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Beekeeping Supplies and BeeMax Hives: Top 5 FAQ's Answered

March 19, 2012 | Comments: 0 | Views: 194

As an avid beekeeper, and an experienced user of various beekeeping supplies, I'm frequently asked questions about the use and quality of BeeMax polysterene styrofoam hives. Here are the top seven questions (FAQ) that I have come across, and the answers that I usually share with my fellow beekeepers.

1) Do BeeMax hives really work as well for beekeeping as the manufacturers say they do?

The main feature of a styrofoam / polystyrene hive is that it allows your bees to raise brood or leave the hive to gather nectar, instead of expending their energy on heating and cooling the hive. In other words, the hive stays cooler in the summer and even more importantly, stays warmer in the wintertime. Many beekeepers - myself included - can attest that this type of beehive does work really well in this respect. If you live in a colder climate or one which sees lots of extremes in the temperature, then definitely consider trying a polysterene hive.

2) Are Beemax hives as durable as wooden hives?

Polysterene hives make excellent long-term stationary beehives. Plus, if you've got back problems and are tired of heavy lifting, then you definitely should try out this type of beehive since they are much lighter. However, if you're planning to move your hives a lot, then this is one area where I can say that the Beemax ones fall short compared with the traditional wooden bodies. Styrofoam is obviously weaker than wood, so if your practice involves moving the hives (for example, for doing crop pollination) then I would suggest staying with wood hives.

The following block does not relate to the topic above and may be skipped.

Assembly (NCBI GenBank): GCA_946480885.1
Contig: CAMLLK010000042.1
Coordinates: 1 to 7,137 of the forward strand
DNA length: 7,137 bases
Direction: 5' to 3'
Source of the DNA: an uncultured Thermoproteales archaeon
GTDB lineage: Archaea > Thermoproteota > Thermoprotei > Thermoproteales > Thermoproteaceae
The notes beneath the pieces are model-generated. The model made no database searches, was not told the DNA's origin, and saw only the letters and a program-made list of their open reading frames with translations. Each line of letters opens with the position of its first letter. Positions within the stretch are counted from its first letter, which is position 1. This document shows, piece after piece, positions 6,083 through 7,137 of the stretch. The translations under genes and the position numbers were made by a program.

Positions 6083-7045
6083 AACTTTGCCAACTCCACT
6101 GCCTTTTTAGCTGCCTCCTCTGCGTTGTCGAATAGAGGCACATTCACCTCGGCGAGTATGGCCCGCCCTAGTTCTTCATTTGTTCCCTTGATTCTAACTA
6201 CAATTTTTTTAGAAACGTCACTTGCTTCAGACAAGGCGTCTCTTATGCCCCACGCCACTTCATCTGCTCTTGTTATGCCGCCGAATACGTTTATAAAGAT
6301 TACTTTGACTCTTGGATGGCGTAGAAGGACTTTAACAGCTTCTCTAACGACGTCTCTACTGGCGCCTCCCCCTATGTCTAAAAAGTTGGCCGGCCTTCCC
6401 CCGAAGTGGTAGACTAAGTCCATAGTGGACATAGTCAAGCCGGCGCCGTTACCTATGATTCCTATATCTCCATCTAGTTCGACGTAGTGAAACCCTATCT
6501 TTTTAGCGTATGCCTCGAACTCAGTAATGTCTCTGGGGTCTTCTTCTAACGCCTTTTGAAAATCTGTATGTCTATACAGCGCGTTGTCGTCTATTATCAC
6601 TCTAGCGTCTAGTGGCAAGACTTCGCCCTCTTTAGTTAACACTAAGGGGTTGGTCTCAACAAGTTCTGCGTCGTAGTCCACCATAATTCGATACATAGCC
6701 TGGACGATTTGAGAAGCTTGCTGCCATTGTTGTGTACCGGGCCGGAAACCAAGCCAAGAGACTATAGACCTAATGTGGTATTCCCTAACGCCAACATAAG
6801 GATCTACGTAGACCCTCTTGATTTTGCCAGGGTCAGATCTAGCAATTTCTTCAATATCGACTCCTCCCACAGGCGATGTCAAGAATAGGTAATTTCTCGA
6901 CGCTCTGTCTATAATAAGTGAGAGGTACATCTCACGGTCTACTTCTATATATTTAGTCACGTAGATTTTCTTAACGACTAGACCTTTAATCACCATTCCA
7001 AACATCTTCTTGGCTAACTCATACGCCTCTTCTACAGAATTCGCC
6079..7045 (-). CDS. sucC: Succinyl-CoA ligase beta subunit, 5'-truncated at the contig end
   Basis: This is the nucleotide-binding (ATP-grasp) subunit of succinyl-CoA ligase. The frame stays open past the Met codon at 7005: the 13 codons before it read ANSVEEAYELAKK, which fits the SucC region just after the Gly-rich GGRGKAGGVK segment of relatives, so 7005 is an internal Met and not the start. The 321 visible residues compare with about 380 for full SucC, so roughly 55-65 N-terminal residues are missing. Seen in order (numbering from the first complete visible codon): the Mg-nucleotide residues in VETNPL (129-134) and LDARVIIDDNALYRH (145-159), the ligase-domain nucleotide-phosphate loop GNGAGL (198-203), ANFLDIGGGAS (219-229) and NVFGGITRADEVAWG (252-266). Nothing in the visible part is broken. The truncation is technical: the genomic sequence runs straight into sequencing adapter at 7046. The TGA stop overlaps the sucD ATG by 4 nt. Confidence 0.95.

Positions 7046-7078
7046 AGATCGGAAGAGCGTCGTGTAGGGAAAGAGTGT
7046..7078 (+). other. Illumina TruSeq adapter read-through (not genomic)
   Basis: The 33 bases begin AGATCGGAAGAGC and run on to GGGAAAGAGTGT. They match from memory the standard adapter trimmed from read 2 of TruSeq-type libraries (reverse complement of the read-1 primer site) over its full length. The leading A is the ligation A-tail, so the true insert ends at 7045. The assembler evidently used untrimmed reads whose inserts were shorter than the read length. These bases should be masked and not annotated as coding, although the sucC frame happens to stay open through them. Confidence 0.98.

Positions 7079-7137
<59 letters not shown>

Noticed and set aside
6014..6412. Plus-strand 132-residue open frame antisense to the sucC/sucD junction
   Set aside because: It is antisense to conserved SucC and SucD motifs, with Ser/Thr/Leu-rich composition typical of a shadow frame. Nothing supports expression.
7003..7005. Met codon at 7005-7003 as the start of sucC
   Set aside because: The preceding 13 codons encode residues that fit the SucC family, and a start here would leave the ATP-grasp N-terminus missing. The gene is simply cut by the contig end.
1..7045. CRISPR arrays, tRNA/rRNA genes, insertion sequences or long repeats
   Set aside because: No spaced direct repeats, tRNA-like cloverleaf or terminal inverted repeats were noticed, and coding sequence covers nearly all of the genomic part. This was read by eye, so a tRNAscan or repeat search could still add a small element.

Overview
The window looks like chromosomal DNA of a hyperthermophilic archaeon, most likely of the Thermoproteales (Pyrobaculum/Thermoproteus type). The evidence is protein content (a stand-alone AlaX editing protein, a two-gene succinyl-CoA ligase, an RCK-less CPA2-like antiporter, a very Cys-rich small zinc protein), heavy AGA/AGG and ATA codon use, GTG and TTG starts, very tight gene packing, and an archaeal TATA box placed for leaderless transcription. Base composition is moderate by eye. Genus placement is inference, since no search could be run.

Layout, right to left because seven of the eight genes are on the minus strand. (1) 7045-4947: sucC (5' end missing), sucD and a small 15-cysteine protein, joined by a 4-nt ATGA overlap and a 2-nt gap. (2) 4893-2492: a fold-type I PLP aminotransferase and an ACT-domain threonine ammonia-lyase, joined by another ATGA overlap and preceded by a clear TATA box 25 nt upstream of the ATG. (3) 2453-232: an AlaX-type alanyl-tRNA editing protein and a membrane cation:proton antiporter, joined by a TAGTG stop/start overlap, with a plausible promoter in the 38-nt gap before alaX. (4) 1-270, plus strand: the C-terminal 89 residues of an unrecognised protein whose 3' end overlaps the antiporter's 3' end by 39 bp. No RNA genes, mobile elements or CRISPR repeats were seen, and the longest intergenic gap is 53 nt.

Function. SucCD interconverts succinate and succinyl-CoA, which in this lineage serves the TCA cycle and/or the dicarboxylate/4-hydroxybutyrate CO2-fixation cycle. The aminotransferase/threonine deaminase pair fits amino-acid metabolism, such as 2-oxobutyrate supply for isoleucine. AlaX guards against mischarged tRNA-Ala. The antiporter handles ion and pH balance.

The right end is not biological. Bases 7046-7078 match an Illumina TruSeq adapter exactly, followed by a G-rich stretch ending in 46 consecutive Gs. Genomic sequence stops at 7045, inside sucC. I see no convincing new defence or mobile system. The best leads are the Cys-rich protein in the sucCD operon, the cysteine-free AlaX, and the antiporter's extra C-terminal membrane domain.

3) Will styrofoam hives produce the same results?

Every beekeeper I've come in contact with reports different results, but the general verdict seems to be that production seems to be about the same with both types. Some claim that you get better protection from mites from wooden hives, but others report no problems whatsoever with their styrofoam ones. Every beekeeper has a different position on it. My personal recommendation is to start with one beehive. If it does well, especially compared to your wooden hives, then you'll know if it's a good fit for your beekeeping situation.

4) Can I mix-and-match polysterene hives with wood beehives?

Yes, you can mix-and-match. Keep in mind though that wooden hives are heavier. You're probably better off keeping the wooden hive bodies on the bottom and keep the lighter polystyrene hive on top.

5) Will a Beemax hive keep my bees safe?

They certainly do for many beekeepers out there! I've not heard of a single incident of colony collapse or other major population problem which can be traced directly to the type of beehive. Like most things, it's usually case by case.

Wait... there are two more absolutely critical things you need to know about Beemax hives! Visit my beekeeping supplies site for today's special deals and to read the rest of the story.

Source: EzineArticles
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